Low HDL Cholesterol and the Risk of Diabetic Nephropathy and Retinopathy

Results of the ADVANCE study

  1. on behalf of the ADVANCE Collaborative Group
  1. 1The Heart Research Institute, Sydney, New South Wales, Australia
  2. 2Sydney Medical School, University of Sydney, Sydney, New South Wales, Australia
  3. 3The George Institute for Global Health, University of Sydney, Sydney, New South Wales, Australia
  4. 4School of Public Health, Monash University, Melbourne, Victoria, Australia
  5. 5Department of Cardiology, Royal Prince Alfred Hospital, Sydney, New South Wales, Australia
  6. 6Julius Centre for Health Sciences and Primary Care, University Medical Centre Utrecht, Utrecht, the Netherlands
  7. 7Department of Epidemiology, University Medical Centre Groningen, Groningen, the Netherlands
  8. 8Department of Clinical Epidemiology and Biostatistics, Bond University, Gold Coast, Queensland, Australia
  1. Corresponding authors: Sophia Zoungas, szoungas{at}georgeinstitute.org.au; and Martin K.C. Ng, mkcng{at}med.usyd.edu.au.

Abstract

OBJECTIVE Although low HDL cholesterol (HDL-C) is an established risk factor for atherosclerosis, data on HDL-C and the risk of microvascular disease are limited. We tested the association between HDL-C and microvascular disease in a cohort of patients with type 2 diabetes.

RESEARCH DESIGN AND METHODS A total of 11,140 patients with type 2 diabetes and at least one additional vascular risk factor were followed a median of 5 years. Cox proportional hazards models were used to assess the association between baseline HDL-C and the development of new or worsening microvascular disease, defined prospectively as a composite of renal and retinal events.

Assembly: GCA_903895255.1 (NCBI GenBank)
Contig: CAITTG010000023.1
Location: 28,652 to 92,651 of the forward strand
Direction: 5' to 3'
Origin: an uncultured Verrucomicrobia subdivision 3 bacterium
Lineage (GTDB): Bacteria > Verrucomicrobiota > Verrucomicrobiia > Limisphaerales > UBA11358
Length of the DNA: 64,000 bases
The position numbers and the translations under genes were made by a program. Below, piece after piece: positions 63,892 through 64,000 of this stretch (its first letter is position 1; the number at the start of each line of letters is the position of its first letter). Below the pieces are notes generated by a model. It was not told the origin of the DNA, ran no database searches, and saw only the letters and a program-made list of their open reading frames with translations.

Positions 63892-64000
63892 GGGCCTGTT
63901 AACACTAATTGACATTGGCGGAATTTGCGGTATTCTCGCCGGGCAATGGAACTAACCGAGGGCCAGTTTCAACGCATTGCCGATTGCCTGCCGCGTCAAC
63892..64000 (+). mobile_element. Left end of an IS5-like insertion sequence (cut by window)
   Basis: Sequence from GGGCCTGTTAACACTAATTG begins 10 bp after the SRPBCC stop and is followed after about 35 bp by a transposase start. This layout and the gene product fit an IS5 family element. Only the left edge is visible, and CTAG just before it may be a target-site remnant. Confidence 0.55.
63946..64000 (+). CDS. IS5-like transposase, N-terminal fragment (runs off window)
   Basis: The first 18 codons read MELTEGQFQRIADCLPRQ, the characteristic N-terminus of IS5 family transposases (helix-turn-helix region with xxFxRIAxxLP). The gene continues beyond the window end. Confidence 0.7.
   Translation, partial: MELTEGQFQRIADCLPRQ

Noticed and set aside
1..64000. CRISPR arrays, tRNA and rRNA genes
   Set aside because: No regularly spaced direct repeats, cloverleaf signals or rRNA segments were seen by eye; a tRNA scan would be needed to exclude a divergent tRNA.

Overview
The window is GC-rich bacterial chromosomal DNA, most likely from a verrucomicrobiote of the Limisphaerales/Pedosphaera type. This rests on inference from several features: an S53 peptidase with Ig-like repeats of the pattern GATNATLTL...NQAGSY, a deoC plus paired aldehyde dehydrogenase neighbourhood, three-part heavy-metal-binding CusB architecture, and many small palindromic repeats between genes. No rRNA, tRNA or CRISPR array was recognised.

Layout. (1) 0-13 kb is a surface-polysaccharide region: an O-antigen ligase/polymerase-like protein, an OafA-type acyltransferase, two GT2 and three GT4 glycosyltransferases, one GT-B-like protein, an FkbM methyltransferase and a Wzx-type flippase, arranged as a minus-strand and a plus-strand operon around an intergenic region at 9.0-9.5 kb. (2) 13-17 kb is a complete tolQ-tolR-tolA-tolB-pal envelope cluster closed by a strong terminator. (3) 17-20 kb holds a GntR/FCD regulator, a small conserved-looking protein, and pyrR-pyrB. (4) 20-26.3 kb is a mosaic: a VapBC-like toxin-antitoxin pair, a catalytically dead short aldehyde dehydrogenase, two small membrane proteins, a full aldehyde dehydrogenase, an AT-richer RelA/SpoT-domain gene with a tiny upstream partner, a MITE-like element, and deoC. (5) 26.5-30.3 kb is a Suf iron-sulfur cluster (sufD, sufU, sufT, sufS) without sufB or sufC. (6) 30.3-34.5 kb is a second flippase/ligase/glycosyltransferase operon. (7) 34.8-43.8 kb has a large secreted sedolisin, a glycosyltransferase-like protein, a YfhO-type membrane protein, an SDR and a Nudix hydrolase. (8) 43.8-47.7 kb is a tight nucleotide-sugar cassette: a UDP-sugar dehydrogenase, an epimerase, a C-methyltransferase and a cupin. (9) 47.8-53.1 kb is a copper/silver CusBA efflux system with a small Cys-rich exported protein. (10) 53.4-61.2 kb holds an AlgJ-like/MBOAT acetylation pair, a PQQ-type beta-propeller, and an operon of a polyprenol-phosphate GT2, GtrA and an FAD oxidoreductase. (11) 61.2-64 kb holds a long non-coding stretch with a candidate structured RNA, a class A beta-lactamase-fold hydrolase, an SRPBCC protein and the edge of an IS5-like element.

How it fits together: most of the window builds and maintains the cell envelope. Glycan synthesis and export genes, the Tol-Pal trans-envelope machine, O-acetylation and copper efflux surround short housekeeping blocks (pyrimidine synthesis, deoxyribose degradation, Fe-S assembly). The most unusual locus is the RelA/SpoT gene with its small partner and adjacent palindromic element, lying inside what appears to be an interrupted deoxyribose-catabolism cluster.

RESULTS The mean baseline HDL-C level was 1.3 mmol/L (SD 0.45 mmol/L [range 0.1–4.0]). During follow-up, 32% of patients developed new or worsening microvascular disease, with 28% experiencing a renal event and 6% a retinal event. Compared with patients in the highest third, those in the lowest third had a 17% higher risk of microvascular disease (adjusted hazard ratio 1.17 [95% CI 1.06–1.28], P = 0.001) after adjustment for potential confounders and regression dilution. This was driven by a 19% higher risk of renal events (1.19 [1.08–1.32], P = 0.0005). There was no association between thirds of HDL-C and retinal events (1.01 [0.82–1.25], P = 0.9).

CONCLUSIONS In patients with type 2 diabetes, HDL-C level is an independent risk factor for the development of microvascular disease affecting the kidney but not the retina.

  • Received February 12, 2012.
  • Accepted May 2, 2012.

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  1. Diabetes Care
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